There’s no turning back now folks, we’re well into 2017 now and I hope you’re all doing it the right way i.e. still recovering from NYE parties and completely failing at those resolutions, because whose idea was it to deprive yourself of the finer things in life? So even though this time is always about looking ahead to the excitement of the new year, here at cowbell, we thought we would reflect on some of the ab-fab albums that came out of 2016, particularly the ones that everyone, including us, seemed to have missed. So apologies for being late to the party on a number of these albums, but, I think we’ve just about made it in time to still be considered as fashionably late…
We got it from Here… Thank You 4 Your service – A Tribe Called Quest
Why this album didn’t get more hype is a complete mystery to us. Although there’s a lot of up and coming hip-hop artists on the rise these days, it would be a sin to forget about the guys that inspired all of them, and their fantastic, potentially final, album. Even after the death of Phife Dawg earlier this year, this album pays full heed to everything that The Tribe has ever represented: genuine, funky, cool, badass hip-hop. They have adapted their sound to fit with the flow of 2016, but every one of their songs still sounds like something straight outta the 90’s. Timeless and always appropriate, The Tribe can do no wrong.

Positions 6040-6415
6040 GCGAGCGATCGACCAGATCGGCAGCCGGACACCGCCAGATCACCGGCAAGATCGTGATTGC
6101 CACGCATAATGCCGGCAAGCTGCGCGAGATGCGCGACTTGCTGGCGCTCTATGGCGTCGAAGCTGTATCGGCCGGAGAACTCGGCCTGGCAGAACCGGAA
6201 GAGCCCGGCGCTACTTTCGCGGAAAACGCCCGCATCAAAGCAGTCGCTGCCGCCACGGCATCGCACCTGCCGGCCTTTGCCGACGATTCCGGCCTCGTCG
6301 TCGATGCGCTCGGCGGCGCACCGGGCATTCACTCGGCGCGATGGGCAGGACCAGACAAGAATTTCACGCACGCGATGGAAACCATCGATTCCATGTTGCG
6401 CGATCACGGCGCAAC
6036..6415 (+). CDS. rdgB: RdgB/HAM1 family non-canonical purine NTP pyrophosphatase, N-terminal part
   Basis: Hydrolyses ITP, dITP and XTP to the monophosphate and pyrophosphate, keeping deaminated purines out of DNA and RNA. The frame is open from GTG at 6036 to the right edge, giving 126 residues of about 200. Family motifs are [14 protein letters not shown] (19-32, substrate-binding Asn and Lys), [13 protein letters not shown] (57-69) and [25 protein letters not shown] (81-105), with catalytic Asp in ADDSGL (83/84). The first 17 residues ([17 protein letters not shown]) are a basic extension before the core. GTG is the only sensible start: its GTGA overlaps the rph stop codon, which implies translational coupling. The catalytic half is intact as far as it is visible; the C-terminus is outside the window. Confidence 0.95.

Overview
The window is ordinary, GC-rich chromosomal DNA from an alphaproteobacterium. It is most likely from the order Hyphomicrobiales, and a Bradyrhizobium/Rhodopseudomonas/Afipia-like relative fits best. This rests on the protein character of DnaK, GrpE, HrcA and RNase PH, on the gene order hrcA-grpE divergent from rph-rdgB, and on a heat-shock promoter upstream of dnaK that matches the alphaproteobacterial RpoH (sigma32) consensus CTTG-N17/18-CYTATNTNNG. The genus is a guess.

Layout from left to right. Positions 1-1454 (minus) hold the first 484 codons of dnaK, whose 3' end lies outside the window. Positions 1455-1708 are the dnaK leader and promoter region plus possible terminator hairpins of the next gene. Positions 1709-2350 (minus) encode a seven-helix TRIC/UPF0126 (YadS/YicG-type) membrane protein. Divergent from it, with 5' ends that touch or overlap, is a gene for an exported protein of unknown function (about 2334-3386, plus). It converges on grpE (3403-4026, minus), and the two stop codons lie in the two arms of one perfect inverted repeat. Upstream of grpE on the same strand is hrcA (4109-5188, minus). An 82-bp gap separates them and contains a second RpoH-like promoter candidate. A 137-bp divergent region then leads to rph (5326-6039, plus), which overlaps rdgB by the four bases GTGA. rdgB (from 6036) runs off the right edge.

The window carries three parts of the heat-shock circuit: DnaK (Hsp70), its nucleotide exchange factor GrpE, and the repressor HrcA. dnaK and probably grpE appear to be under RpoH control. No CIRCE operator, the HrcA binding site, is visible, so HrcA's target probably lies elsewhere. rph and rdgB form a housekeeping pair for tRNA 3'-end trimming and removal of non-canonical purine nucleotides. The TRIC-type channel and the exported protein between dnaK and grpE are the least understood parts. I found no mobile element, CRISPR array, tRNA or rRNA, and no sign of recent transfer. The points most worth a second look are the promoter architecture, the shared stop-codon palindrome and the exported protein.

Top Track: We The People….
Writings of Blues and Yellows – Billie Marten
It seems very easy today to muster up a sweet folk voice, pair it with the guitar you bought for a bargain in the outskirts of Amsterdam and call yourself a singer-songwriter. However the doe-eyed darling, Billie Marten’s debut album definitely greets us with more than the stereotype; more Laura Marling than Gabrielle Aplin. Her whispered vocals still have plenty of soul, and the instrumental arrangement, primarily guitar and piano, plays with hints of jazz that add a playful element to her shaded sound. Her cover of Royal Blood’s heavy Out of The Black shouldn’t work but improves the song tenfold. Seeing as she is only 17, this is definitely the beginning of great things to come.
Top Track: Green
We Move – James Vincent Mcmorrow
Poor Mr Mcmorrow, timing is everything. We Move was released around the same time as new material from Bon Iver, Bastille and Francis and The Lights, so, devastatingly, it got a bit lost amongst the rubble. But James, we listened and we loved. The album makes a bit of a shift from his previous acoustic folk style, to something a bit more beat-based and soulful, but never at the cost of his glorious falsetto. His voice on Killer Whales is what I imagine world peace to sound like, which we could have all used a bit of in 2016.
Top Track: One Thousand Times
Let Them Eat Chaos – Kate Tempest
I often find it hard to pinpoint the words to describe this woman. In my opinion, she will go down as the poet of our restless generation. Her lyrics mark her out as a storyteller of both giant and minute proportions. She can describe the gestation of the world as well as she can the struggles of everyday Londoners. Her new album, “Let Them Eat Chaos”, is a work of art. The album is vast, ever-changing and always dark. She has managed to weave an entire world that is at once realistic and painfully parabolic. But what makes her a truly monumental force is that she is never self-righteous. She observes, describes, empathises and ponders but she never looks down at you. She is the Shakespeare of mundanity, the TS Eliot of the eternally restless, the modern queen of people’s poetry.
Top Track: All of it.
Are You Serious? – Andrew Bird